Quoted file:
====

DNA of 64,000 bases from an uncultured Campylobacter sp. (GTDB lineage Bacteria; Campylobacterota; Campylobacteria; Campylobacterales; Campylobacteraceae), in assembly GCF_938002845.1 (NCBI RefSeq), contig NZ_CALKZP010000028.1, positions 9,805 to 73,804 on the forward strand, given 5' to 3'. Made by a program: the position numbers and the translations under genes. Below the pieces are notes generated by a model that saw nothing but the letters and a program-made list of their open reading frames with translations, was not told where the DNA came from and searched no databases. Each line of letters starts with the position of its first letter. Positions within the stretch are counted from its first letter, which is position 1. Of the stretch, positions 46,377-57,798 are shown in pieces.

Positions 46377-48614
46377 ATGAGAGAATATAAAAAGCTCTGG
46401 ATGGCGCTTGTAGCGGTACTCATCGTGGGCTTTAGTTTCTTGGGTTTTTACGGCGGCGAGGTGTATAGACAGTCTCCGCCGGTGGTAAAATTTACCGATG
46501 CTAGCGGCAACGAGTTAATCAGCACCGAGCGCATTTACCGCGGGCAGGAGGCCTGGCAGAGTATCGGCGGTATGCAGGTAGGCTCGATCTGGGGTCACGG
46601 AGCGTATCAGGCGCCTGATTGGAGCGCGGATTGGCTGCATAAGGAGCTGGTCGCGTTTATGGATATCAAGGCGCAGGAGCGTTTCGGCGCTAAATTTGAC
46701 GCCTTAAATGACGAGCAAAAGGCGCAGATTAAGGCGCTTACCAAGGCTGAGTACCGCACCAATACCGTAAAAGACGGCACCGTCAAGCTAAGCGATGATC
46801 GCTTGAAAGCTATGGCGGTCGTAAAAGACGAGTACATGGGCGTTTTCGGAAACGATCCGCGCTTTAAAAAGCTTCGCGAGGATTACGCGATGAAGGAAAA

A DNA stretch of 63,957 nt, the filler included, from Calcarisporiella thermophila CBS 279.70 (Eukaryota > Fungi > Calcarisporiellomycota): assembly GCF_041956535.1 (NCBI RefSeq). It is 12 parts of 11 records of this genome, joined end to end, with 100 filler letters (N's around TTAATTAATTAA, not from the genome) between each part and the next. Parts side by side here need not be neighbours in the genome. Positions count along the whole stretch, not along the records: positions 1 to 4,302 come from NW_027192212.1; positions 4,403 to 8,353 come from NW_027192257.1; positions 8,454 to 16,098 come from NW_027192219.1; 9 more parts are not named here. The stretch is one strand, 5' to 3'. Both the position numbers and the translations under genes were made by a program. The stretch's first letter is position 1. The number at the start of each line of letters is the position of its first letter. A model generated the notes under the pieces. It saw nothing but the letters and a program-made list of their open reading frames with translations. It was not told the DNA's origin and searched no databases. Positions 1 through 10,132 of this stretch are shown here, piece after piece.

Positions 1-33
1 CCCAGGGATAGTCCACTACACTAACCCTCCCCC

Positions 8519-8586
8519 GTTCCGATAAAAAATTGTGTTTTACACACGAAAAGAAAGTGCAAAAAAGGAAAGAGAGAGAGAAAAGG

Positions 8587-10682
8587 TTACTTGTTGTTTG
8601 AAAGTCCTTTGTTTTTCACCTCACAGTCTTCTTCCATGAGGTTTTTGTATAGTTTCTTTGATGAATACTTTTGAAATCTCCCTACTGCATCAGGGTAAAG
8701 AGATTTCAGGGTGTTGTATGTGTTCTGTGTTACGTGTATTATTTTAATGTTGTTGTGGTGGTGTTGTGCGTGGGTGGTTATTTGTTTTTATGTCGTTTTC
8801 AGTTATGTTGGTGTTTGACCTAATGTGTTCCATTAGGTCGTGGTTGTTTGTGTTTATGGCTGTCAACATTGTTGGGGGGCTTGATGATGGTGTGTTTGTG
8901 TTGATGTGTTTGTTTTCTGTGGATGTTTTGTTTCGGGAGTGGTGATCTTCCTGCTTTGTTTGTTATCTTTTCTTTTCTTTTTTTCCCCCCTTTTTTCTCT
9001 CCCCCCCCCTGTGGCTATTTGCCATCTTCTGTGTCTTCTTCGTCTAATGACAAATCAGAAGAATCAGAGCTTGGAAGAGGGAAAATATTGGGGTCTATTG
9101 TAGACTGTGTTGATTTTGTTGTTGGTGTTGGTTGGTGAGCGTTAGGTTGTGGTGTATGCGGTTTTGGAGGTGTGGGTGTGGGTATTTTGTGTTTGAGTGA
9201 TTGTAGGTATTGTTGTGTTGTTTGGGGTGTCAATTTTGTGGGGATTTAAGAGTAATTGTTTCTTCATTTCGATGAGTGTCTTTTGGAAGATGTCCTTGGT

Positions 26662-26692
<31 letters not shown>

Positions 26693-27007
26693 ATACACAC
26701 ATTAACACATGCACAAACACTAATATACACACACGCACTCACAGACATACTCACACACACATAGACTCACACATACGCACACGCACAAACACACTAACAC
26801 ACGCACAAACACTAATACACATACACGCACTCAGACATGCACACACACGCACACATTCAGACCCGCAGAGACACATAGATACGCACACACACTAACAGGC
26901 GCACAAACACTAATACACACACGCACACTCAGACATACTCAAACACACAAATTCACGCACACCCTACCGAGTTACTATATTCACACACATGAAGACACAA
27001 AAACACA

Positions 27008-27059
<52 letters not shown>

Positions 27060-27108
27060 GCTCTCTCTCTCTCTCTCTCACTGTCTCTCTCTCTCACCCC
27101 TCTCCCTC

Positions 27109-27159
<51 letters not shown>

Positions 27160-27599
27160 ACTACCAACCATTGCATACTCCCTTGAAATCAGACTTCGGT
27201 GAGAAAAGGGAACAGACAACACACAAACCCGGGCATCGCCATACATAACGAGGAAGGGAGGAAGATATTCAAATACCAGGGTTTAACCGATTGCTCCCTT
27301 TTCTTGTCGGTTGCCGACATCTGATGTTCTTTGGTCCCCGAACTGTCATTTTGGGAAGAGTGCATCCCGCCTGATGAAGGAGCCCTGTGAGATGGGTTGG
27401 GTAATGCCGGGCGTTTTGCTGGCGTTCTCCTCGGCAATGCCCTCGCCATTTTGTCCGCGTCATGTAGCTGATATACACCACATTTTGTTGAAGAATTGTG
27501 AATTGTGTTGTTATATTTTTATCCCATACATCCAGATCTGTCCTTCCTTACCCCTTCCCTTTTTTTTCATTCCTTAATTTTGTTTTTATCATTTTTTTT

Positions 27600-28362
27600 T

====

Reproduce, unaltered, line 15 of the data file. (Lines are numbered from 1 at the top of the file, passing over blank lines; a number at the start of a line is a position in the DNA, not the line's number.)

8587 TTACTTGTTGTTTG